By Nick Gilbert
Christopher Amato, a postdoc at MIT’s Computer Science and Artificial Intelligence Laboratory (CSAIL), has developed a mathematical system to accurately and quickly analyze numerous images that surveillance cameras capture at-risk locations 24 hours a day.
Taking into consideration the limitations of the existing system, Amato and Nisheeth Srivastava, Komal Kapoor, and Paul Schrater at the University of Minnesota use algorithms to browse hundreds of pages of images and match the face of a wanted criminal or terrorist within a fraction of time it would take a human camera operator.
An alarm has been incorporated into the system to realize the importance of immediate action even if the operator is not very sure as to what is happening. Accuracy is a key feature so as to prevent the alarm from going off unnecessarily. Amato’s system selects the appropriate algorithms based on the scene, airport, docks etc., which is being monitored, to determine the time taken to perform an analysis and the accuracy of the answer it delivers. This data is added to the system’s mathematical framework labeled as a partially observable Markov decision process (POMDP). Thus, the system can provide security personnel with most data in the shortest amount of time.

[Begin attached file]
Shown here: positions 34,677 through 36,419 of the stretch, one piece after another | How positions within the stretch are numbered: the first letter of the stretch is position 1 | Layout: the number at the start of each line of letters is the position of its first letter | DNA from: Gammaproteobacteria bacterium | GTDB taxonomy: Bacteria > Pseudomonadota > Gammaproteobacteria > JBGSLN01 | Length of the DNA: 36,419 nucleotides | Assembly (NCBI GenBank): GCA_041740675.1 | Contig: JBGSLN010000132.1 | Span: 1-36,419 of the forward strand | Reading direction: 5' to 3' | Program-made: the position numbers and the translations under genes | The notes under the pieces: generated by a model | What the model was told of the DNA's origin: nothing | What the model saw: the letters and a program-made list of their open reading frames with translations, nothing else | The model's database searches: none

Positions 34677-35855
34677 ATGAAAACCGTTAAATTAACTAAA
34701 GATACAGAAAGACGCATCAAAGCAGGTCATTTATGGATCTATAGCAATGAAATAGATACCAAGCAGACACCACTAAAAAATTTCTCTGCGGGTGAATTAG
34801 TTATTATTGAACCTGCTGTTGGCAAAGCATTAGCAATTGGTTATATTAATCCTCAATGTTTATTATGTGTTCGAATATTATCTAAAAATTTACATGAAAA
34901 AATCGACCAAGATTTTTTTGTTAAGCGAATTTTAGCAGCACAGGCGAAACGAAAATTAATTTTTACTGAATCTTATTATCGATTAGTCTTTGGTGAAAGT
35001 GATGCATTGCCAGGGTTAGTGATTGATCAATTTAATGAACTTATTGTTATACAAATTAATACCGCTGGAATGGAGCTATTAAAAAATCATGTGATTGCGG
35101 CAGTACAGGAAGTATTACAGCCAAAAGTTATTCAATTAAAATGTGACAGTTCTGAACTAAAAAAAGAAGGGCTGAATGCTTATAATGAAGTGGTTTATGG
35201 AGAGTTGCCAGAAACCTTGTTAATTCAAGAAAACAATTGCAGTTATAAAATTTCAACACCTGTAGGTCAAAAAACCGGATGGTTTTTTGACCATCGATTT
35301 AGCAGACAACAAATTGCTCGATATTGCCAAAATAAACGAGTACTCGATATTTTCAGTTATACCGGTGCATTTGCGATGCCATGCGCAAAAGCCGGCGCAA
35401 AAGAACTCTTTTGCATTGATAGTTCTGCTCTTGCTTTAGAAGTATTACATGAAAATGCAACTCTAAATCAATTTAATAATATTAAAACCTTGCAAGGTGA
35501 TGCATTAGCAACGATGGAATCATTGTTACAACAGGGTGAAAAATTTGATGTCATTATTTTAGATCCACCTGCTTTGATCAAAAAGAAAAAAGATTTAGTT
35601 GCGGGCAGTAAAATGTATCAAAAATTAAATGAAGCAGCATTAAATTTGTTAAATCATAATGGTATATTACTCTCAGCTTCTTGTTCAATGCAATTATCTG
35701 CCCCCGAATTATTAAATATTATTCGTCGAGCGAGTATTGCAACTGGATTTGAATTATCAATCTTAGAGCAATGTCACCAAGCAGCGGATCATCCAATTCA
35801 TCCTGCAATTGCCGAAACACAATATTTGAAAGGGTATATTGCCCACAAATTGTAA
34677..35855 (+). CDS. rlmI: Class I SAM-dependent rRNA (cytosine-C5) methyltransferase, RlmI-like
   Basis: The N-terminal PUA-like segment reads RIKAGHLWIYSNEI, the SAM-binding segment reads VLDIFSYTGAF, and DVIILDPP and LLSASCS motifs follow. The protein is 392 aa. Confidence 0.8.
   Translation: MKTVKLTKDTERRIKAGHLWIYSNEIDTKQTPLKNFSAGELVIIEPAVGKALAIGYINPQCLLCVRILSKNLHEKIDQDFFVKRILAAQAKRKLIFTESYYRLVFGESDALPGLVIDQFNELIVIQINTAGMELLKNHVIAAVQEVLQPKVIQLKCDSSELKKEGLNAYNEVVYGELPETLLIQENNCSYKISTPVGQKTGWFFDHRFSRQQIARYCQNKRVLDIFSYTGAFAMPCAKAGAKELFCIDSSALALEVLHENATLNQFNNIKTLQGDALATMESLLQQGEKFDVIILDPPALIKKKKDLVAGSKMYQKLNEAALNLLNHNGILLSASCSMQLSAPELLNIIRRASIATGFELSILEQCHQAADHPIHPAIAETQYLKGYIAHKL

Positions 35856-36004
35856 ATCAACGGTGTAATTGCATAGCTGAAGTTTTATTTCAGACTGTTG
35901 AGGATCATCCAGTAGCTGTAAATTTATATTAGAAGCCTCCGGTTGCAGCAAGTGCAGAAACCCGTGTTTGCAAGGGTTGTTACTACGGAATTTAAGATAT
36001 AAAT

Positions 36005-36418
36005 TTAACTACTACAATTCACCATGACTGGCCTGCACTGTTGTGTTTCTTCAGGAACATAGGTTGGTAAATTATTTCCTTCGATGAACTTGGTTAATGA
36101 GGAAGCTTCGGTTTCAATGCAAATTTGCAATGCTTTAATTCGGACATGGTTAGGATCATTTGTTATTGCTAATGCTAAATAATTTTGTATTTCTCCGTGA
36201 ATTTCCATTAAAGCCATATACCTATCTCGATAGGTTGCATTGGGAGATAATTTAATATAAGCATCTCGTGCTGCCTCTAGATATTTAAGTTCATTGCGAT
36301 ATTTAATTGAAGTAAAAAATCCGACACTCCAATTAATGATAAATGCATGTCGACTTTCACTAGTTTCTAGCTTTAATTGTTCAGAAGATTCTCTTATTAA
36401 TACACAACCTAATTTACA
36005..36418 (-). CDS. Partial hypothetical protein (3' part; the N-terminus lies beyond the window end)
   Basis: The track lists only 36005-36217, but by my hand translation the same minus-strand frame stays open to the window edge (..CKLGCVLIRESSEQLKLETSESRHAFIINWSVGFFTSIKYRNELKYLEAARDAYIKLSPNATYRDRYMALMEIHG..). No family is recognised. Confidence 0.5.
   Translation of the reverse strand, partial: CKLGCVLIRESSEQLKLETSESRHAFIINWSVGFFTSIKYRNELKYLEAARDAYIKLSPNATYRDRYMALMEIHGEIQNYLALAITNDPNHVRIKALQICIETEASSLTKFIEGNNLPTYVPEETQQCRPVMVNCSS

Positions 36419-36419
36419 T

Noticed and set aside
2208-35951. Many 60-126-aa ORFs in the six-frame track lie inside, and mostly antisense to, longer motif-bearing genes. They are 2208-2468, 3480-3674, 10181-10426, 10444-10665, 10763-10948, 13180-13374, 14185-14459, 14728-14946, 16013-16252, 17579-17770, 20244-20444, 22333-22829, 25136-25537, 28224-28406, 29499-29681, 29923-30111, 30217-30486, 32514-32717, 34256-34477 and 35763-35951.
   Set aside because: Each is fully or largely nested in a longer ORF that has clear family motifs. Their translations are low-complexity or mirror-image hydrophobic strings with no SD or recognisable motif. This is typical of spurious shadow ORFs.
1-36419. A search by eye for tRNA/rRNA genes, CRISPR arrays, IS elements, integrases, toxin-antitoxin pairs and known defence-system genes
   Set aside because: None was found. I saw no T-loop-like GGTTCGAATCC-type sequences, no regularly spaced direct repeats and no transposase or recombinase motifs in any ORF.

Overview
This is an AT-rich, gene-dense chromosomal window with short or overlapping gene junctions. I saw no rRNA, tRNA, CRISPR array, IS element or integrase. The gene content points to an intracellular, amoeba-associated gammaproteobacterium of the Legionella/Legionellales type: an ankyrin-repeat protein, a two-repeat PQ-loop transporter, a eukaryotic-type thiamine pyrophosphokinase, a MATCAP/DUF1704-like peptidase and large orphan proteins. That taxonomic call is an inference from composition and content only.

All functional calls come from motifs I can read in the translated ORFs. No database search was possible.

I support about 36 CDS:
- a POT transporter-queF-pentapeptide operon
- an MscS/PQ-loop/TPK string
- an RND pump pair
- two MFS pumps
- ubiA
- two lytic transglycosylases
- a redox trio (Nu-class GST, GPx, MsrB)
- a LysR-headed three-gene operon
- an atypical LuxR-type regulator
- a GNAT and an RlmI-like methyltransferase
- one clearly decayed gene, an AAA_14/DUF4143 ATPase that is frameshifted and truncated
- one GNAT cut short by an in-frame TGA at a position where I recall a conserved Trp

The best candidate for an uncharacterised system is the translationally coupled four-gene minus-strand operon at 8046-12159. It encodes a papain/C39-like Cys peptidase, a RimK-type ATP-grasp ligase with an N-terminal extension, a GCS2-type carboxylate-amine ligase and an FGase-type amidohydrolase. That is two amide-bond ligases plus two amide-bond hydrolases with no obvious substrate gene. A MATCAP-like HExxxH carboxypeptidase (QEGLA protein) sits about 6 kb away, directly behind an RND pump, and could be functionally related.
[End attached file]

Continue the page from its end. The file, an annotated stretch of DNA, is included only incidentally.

The framework can prompt the start and stop of the analysis once a clear picture emerges as to whether there is a known criminal around or not. It works like a human detective and can identify and track people, and can recognize and track movement of strange objects even amongst a group of objects. Other features include the ability to monitor video data obtained by unmanned aircraft, to analyze data supplied from weather monitoring sensors to ascertain locations of tornados and to analyze data from water samples obtained from autonomous underwater vehicles.
Matthijs Spaan, an artificial intelligence researcher at Delft University of Technology, believes that the POMDP will have high demand as it proves how decision-making using artificial intelligence techniques can benefit automated video surveillance.
The research team will present the paper on the system at the 24th IAAI Conference on Artificial Intelligence in Toronto this July.